March 12, 2018 – Weekly Market Commentary


American Flag - Market Commentary

Brooke Singman, John Roberts – Fox News
Gary Cohn Announces Resignation

Summary: White House national economic council director announced his resignation after signalling that he would not back President Trump’s recently proposed tariffs. Cohn had held his position since the beginning of the administration. Markets reacted negatively to the news based on the thought that Cohn’s departure will complicate any future trade negotiations. 


Capitol Hill - Market Commentary

Andrew Mayeda and Jennifer Epstein – Bloomberg Politics
Trump Signs Tariff Order on Metals With Wiggle Room for Allies

Summary: President Trump signed an order that will impose a 25% duty on imported steel and a 10% duty on aluminum starting on March 23rd. In what was likely a bargaining chip for NAFTA talks, North American allies Canada and Mexico are exempt from the order. Other US trading parters, such a as the European Union and China, announced that they are reveiwing retaliatory measures of their own. 


Open sign - Market Commentary

Jeff Cox – CNBC
Payrolls increase by 313,000 in February vs. 200,000 Expected

Summary: The US added 313,000 jobs in February, crushing expectations of 200,000. The unemployment rate stayed firm at 4.1%, and wage growth remained muted at 2.6% year over year. Job growth was mostly driven by the construction and retail sectors. The stable unemployment rate and muted wage growth drove a stronger Friday in the stock market. 


European Central Bank Logo- Market Commentary

Claire Jones and Michael Hunter – Financial Times
ECB Drops Pledge to Buy More Bonds if Needed

Summary: The European Central Bank dropped an explicit commitment to expand its bond-buying program is the eurozone economy slows. Investors took the removal of the promise as a sign that the bank is focused on ending its quantitative easing measures sooner rather than later. European markets fell on the news. 


Bloomberg Gadfly Logo - Market Commentary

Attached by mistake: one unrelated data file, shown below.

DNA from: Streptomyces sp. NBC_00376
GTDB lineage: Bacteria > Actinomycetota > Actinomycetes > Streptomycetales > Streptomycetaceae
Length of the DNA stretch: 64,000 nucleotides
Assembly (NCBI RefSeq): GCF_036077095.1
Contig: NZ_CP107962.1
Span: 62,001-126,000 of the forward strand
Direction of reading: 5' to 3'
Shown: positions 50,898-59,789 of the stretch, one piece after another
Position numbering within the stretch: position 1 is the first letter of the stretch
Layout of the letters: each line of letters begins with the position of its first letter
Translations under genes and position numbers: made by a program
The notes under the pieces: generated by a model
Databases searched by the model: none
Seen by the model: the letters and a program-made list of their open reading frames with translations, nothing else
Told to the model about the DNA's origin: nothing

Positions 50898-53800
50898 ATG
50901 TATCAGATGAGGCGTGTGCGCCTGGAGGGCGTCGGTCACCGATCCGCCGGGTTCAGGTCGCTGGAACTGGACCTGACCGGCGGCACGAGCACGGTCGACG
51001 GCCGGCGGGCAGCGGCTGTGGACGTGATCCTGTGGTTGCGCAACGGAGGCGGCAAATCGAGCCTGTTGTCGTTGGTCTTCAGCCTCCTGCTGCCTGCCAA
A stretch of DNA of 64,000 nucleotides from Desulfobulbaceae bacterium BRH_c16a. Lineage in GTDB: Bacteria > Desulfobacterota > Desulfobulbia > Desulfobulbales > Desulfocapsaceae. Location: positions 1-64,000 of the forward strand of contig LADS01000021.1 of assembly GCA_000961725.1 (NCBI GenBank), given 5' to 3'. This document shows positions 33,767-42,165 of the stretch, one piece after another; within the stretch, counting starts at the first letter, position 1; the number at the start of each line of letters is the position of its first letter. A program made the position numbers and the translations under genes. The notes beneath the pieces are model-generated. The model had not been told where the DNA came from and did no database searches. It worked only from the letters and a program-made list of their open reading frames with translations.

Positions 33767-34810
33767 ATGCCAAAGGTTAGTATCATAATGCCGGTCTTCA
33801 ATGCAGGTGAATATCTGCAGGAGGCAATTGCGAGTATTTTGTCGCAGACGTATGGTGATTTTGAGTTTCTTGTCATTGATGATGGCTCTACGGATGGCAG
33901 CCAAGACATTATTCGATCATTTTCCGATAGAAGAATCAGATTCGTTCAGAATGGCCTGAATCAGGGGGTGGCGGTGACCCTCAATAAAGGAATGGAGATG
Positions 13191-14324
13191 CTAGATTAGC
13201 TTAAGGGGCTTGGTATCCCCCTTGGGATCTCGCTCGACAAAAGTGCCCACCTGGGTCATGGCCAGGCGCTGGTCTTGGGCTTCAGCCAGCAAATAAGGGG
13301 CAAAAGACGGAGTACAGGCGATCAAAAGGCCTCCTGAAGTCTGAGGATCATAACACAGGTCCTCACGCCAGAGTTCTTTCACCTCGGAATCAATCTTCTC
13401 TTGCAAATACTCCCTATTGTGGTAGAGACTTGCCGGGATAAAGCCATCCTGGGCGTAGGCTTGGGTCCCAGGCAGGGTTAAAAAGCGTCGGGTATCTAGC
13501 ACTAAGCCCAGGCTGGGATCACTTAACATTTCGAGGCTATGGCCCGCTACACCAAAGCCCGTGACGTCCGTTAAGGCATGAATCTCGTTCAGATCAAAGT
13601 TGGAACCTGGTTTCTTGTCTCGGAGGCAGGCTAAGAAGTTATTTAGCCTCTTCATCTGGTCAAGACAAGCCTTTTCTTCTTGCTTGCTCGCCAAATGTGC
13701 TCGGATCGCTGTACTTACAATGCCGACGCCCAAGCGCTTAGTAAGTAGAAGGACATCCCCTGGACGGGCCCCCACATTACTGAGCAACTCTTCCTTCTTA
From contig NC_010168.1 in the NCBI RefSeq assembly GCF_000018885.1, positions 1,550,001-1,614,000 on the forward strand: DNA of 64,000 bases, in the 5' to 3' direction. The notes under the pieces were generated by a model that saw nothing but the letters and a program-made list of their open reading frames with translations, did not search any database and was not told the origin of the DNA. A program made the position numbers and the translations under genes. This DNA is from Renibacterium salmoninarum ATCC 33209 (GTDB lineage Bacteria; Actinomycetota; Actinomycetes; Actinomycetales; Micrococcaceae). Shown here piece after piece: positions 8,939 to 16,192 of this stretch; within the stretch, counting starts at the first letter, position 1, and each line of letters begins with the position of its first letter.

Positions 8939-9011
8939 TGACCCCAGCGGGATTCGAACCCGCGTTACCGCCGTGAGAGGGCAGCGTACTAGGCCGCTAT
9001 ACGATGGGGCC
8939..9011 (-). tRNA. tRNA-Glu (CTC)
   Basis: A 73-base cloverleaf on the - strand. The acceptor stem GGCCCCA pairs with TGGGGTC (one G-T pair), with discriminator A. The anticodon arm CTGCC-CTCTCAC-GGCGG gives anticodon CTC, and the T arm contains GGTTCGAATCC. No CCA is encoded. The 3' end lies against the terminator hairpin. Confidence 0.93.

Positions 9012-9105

Stephen Gandel – Bloomberg Gadfly
Five Charts That Show How Companies Are Spending Their Tax Savings

Summary: Corporations and shareholders are expected to see the most windfalls from tax reforms. Stock buybacks are on track to have their best quarter ever and many companies should get an immediate boost to retained earnings. Roughly 60% of tax savings will be going to shareholders while around 15% will be going to employees. 


Schwab Logo - Market Commentary

Veerapan Perianan – Charles Schwab
Why Market Returns May Be Lower and Global Diversification is Important

Summary: Market returns over the next decade are expected to fall short of historical averages. Headwinds from low inflation, high valuations, and historically low interest rates are expected to moderate stock and bond returns going forward. Because valuations are lower overseas, investors can benefit over the long-term by maintaining an allocation to global equities. 


BlackRock Logo - Market Commentary

Russ Koesterich, CFA – BlackRock
Why Volatility May Be a Bigger Threat Than Rates

Summary: Koesterich says that investors should be worrying less about rising interest rates and more about volatility rising from tightening financial conditions. The current bull market has been driven by cheap money and volatility is likely to stay close to historical norms as the Fed unwinds its balance sheet. Equity multiples are inversely correlated with volatility. If volatility remains high then multiple compression will likely become a headwind to equity markets. 





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